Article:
Home NewsNational African CDC Leader Calls For Rwanda Health Workers to Be Remunerated

African CDC Leader Calls For Rwanda Health Workers to Be Remunerated

by Daniel Sabiiti
2:26 pm

Community health worker helping a mother

The Africa Centres for Disease Control and Prevention (Africa-CDC) has committed to supporting Rwandan community health workers in getting paid for the work they do in fighting malaria at the grassroots levels.

Dr. Raji Tajudeen, Acting Africa CDC Deputy Director General made the remarks at the celebrations to mark the 2024 World Malaria Day on the continental level that was held in Kigali, this April 25, 2024 as part of the closing events of the 8th Pan-African Malaria Conference.

The CHW program was initiated in 1995, as Rwanda’s Home Grown Solutions (HGS) with volunteers at cell level for mobilizing communities through health education to seek medical care in health facilities.

The voluntary program, where residents elect the CHW’s has grown to reach the village level with close to 60,000 volunteers across the country even when the CHWs get a small appreciation for their work through the Performance Based Financing (PBF)- which is provided by partners in the health sector.

Rwanda Biomedical Centre (RBC) statistics show that the numbers of malaria cases (incidents) have reduced in the last nine years, partly as a result Community Health Workers (CHWs) playing a significant role in the reduction accounting for 59% of cases handled in the fiscal years 2022/2023.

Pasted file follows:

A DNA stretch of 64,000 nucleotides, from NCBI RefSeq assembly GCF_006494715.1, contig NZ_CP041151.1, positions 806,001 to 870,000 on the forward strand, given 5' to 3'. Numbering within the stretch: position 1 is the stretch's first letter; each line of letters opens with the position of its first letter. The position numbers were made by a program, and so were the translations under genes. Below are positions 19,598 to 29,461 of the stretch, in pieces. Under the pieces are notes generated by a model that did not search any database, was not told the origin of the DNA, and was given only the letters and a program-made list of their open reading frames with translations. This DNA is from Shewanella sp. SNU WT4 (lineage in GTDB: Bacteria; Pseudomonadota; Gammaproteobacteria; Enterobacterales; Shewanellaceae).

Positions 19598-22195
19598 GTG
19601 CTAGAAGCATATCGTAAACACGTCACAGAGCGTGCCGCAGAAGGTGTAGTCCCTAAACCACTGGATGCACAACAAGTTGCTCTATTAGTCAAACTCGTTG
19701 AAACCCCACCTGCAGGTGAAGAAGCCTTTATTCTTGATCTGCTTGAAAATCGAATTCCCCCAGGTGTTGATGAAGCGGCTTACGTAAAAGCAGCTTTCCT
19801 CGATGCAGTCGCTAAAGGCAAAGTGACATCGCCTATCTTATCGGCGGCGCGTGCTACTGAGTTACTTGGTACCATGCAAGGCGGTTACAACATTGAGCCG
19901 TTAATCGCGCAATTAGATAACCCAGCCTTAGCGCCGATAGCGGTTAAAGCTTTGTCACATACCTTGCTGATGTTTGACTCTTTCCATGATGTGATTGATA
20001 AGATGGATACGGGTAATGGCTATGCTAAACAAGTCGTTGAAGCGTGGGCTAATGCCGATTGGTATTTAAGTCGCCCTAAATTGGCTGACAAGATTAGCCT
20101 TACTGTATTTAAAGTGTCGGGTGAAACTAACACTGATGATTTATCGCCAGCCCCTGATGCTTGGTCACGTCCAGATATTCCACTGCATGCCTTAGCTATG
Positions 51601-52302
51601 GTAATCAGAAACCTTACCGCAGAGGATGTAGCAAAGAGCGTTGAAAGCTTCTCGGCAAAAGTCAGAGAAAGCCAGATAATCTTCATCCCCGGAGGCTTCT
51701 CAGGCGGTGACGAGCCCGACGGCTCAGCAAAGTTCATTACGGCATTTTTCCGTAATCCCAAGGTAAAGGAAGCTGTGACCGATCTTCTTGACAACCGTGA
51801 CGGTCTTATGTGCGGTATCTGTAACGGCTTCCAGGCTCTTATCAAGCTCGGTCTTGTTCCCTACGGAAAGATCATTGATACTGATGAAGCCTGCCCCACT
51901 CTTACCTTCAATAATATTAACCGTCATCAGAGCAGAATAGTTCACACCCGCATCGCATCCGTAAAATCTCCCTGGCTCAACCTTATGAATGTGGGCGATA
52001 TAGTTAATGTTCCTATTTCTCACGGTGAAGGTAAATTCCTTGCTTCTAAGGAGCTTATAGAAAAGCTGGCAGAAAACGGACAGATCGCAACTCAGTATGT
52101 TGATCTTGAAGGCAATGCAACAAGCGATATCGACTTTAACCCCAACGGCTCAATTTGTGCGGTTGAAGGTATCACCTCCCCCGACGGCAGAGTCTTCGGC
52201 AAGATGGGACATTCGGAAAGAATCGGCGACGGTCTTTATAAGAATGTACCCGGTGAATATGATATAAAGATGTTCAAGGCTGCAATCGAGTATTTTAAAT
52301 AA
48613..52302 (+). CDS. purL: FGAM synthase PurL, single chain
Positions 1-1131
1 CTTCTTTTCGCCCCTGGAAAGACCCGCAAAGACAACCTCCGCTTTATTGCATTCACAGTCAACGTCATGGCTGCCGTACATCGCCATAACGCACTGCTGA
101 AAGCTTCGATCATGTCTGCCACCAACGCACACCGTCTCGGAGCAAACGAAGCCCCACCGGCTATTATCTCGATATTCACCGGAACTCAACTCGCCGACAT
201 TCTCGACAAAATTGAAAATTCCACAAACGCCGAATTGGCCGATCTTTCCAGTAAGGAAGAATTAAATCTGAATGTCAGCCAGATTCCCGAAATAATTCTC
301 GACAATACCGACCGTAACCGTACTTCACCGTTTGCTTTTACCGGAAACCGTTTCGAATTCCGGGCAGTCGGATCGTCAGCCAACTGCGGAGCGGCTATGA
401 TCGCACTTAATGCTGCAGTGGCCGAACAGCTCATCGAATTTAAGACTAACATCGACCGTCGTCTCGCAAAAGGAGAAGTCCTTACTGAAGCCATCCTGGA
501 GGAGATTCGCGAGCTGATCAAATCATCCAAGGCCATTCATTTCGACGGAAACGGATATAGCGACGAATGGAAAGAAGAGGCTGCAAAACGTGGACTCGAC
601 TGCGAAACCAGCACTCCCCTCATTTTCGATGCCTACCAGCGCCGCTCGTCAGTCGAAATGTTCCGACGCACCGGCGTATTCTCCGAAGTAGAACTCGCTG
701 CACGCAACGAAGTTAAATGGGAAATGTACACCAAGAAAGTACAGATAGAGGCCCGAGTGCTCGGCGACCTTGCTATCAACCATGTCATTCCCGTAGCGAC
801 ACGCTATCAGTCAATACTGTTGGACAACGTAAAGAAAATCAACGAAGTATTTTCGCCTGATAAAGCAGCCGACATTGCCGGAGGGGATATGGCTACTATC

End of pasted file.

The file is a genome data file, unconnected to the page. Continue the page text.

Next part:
These efforts (of about 60,000 CHWs in Rwanda) have seen malaria incidents (per 1,000 persons per year) drop from 321 cases to 47 and malaria related deaths reduced from 264 cases to 51 cases between the years 2018 to 2023.

To support the malaria control agenda, using community health systems, Heads of State met in 2017 in Addis Ababa, Ethiopia and agreed on scaling up recruitment and training of 2 million CHWs as a foundation for the continent’s primary healthcare system.

Tajudeen said that Africa is nowhere near that target but recognized the role of Rwanda’s CHWs saying that the organization will support to get appreciated financially for their role as the CDC plans to train 500, 000 CHWs between now and 2027.

“We all heard the submission from our colleague from Rwanda articulating the role of community health workers. In fact, he said so many good things about the community health workers. The only negative thing was that the 60,000 are working this on a volunteer (basis). We do not want to see that any longer. We want our community health workers to be salaried,” Tajudeen stated.

“And the Africa CDC, truly the African Union, is pushing this agenda strongly,” he revealed.

The conference highlighted the need to manage cross border malaria transmission which are partly caused by relaxed regulations in neighboring countries especially in Eastern Africa.

Tajudeen said the Africa CDC is driving a strong surveillance agenda and wants this to work effectively at the community levels in order to support malaria and other infectious diseases intervention programs, which will be monitored at the bloc levels through the Regional Surveillance Network which will allow effective response activities.

Tajudeen revealed that the CDC intends to put an end to imported vaccines and medication, by pushing for local manufacturing following the launch of the Africa Health Products Manufacturing Support Platform in February this year which will also come with a digital platform to purchase in bulk.

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